# (Quantum Mechanics)

Please Help! (Quantum Mechanics)

I posted this in the Quantum Physics forum as well, but I ran across this one and thought it may help to put it here too. Sorry for the double post.

Hi everyone... I am new to this site. I am currently taking a major-related Chemistry course that is concentrating on quantum mechanics right now. I have been working on a homework question for about an hour now, and I am no closer to figuring it out than when I started. Something tells me that it's probably a pretty easy question, if I just knew where to begin. I need to calculate the longest wavelength (minimum frequency, right?) of light in nm that can be used to eject electrons from a surface, given that it takes 254kJ/mole. Can someone please help me!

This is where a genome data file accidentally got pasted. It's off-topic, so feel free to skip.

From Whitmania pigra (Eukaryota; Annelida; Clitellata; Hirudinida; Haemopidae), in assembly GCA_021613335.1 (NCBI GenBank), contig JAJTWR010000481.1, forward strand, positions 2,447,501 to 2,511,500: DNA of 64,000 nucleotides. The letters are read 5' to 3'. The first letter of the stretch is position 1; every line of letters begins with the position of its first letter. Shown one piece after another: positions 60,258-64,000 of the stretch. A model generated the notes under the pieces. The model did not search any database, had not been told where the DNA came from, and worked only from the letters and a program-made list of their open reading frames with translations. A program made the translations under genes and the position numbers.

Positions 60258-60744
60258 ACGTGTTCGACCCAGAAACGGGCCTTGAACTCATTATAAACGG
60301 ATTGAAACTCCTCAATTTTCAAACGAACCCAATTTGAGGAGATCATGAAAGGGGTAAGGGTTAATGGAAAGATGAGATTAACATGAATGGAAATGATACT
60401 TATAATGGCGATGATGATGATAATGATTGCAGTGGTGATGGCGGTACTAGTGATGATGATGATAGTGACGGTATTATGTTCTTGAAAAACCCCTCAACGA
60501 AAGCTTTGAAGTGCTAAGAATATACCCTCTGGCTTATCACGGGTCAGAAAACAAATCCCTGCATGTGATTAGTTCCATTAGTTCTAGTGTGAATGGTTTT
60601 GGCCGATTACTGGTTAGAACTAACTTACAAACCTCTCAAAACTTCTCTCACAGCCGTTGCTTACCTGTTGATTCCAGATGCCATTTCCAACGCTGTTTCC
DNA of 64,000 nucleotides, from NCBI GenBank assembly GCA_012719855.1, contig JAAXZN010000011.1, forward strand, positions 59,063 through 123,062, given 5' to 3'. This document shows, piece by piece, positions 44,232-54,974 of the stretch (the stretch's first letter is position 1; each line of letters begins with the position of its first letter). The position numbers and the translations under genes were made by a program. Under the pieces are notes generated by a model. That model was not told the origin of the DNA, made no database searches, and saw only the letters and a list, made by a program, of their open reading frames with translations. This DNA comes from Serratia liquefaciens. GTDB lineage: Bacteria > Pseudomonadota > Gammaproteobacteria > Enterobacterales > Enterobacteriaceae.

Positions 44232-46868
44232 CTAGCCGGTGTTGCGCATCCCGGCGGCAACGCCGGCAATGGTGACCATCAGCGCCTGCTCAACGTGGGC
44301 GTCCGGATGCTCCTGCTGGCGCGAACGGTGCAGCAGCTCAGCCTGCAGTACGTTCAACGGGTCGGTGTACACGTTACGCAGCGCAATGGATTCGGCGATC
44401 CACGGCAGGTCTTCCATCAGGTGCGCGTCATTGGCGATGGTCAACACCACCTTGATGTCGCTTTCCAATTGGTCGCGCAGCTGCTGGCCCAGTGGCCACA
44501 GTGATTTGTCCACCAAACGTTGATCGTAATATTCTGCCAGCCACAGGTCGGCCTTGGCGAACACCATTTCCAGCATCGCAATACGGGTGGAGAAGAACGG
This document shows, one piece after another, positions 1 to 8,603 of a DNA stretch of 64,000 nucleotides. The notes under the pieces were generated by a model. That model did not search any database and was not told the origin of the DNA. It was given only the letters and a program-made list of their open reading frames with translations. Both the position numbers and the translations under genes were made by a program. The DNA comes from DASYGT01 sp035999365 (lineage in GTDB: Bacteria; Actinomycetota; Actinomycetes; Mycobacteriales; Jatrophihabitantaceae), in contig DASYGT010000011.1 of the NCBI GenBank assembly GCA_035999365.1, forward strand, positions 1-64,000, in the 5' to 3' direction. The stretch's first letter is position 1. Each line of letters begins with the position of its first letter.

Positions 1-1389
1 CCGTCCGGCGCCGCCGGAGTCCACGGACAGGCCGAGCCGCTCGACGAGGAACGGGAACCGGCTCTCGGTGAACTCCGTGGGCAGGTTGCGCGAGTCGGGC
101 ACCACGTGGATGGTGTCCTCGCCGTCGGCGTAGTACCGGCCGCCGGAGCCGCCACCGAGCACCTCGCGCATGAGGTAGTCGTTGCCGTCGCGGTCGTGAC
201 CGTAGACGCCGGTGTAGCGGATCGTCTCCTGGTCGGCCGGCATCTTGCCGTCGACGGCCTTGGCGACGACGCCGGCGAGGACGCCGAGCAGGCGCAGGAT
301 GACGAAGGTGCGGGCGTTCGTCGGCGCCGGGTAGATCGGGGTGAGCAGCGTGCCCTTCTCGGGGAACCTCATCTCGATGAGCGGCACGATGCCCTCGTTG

## Answers and Replies

Related Introductory Physics Homework Help News on Phys.org
Light comes in packets. How much energy that packet has depends on the frequency. You need to find the energy it takes to eject a single electron (remember the size of a mole?) and find the frequency of light that has that amount of energy per packet (or quantum).

Thank you, thank you, thank you, thank you, thank you! You are a life saver! I was trying to make things way too difficult!

You can get a better understanding of Quantum Mechanics basics through OCW courses. Check out the following ocw courses from MIT and TUFTS.
http://www.opencontentonline.com/search.php?query_text=quantum+mechanics [Broken]

Cheers
Trilateral

Last edited by a moderator: